Haifa, Israel — Curators of an Israeli museum have discovered three previously unknown sketches hidden beneath the surface of one of his paintings by renowned 20th-century artist Amedeo Modigliani. The unfinished works of Modigliani, an Italian-born artist working in Paris before his death in 1920, came to light at the Hecht Museum of the University of Haifa after a canvas “Nude with a hat” was used as an extensive X-ray. it was done. A forensic study of his work for an upcoming exhibition in Philadelphia.
Ina Berkowitz, an art historian at the Hecht Museum, said it was “quite an amazing discovery.”
“Through X-rays, we’re able to actually speak to this inanimate object,” she told the Associated Press.
Modigliani is considered one of the great modernist artists of the 20th century. He had a short, turbulent, bohemian life in France, where his nude paintings were controversial.
His work has slender, elongated necks and faces, a signature style influenced by African and Cycladic Greek art that was beginning to arrive in France in the late 19th and early 20th centuries.
The Jewish artist died at the age of 35, penury.
One of his paintings, “Reclining Nude,”When it was sold at auction in 2015, it was one of the most expensive paintings ever made. Another was sold at auction in 2018 for $157 million.
The high demand for authentic Modigliani works has created a thriving market for counterfeiting and counterfeiting.
The last time Italy staged a big Modigliani show at Genoa’s Palazzo Ducale was in 2017, museum officials quickly closed the show after experts alleged that many of the works on display were fake. The criminal trial has been going on for more than a year.
In 2018, X-ray technology revealed a previously unknown Modigliani portrait beneath one of his paintings at London’s Tate Gallery.
Modigliani’s 1908 “Nude with a Hat” is already an unusual painting. On both sides of the canvas are pictures painted in opposite directions. Visitors entering the galleries of the Hecht Museum receive an upside-down nude portrait. A likeness of Maude Abrantes, a female friend of the artist, is right-side up on the reverse side.
In 2010, the museum’s curator saw the eyes of a third figure peeking out from under Abrantes’ collar. But this year only the hidden image was brought to notice.
“When we decided to do the X-rays, we were just looking to learn a little more about the shape hidden beneath Maud Abrantes,” Berkowitz said. In addition to a disguised woman wearing a hat, they found two more images on the opposite side that were completely invisible to the naked eye: one of a man, and the other of a woman with hair drawn in a bun.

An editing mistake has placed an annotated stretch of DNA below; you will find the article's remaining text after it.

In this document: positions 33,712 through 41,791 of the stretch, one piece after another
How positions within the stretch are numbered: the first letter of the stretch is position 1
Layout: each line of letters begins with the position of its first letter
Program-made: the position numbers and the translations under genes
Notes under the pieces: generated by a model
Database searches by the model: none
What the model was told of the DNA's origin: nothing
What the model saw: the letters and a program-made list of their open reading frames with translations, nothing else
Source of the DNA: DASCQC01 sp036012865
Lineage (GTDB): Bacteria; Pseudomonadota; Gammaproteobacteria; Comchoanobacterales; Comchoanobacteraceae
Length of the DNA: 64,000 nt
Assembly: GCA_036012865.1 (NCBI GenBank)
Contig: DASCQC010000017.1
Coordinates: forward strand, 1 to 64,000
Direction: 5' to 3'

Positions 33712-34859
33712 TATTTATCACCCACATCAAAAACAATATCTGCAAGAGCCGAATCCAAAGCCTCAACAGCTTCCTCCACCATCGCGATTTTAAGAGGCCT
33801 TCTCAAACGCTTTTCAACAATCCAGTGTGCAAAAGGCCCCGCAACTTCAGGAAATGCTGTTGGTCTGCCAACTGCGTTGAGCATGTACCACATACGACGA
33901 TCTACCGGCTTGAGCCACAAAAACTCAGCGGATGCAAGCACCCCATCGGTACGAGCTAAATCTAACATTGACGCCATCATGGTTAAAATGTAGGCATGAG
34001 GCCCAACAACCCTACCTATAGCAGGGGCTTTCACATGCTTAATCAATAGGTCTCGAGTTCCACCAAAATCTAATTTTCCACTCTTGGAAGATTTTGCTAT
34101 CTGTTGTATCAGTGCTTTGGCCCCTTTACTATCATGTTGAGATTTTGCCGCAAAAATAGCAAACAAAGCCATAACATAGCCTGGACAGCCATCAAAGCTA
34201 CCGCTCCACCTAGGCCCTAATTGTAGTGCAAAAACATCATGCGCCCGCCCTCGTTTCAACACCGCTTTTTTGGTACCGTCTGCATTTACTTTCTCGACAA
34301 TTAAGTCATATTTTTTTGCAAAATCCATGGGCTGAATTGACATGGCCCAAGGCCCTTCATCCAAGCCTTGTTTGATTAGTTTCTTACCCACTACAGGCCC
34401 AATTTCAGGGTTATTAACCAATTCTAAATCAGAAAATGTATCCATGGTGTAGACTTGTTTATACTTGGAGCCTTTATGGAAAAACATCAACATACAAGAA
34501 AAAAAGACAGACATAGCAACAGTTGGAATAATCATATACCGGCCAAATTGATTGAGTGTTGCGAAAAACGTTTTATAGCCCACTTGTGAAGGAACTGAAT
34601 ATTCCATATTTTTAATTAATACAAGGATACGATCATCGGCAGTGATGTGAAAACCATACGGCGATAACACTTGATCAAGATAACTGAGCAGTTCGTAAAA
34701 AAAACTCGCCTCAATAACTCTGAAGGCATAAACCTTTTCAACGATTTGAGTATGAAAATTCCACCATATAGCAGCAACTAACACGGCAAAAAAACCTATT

“Nude with a Hat” dates from the beginning of Modigliani’s career, shortly after moving from Italy to Paris, when he was struggling to find buyers for his art. The painting was bought by the museum’s founder in 1983.
The canvas is now known to contain five of his paintings, possibly one painted on top of the other to save money on new canvases. X-ray photography and other non-invasive techniques have yielded hidden works by other artists such as Degas and Rembrandt.
Berkowitz called the artwork “a sketchbook on canvas”, depicting Modigliani’s repeated attempts and “a never-ending quest for artistic expression”. She said that there is no doubt that the painting is authentic.
“He was one of the very first multicultural artists to draw inspiration from a variety of sources,” said Kenneth Wayne, director of the Modigliani Project, an organization working to compile a certified collection of the artist’s works. He cited Modigliani’s contemporaries Pablo Picasso and Henri Matisse as other examples.
Modigliani sought “an air of strangeness and beauty” and achieved that by incorporating those exotic styles into his art, Wayne said. Wayne and his colleagues use scientific methods and art expertise to weed out the fakes.
The X-ray photography was preceded by an extensive exhibition of Modigliani’s works at the Barnes Foundation in Philadelphia.
Wayne said the increasing number of such technical studies by the Barnes Foundation has increased confidence in confirming the real Modiglianis.
The Foundation Museum said the exhibition opens on October 16 and will explore the artist’s working methods and materials based on forensic studies of dozens of Modigliani’s paintings and sculptures borrowed from collections around the world.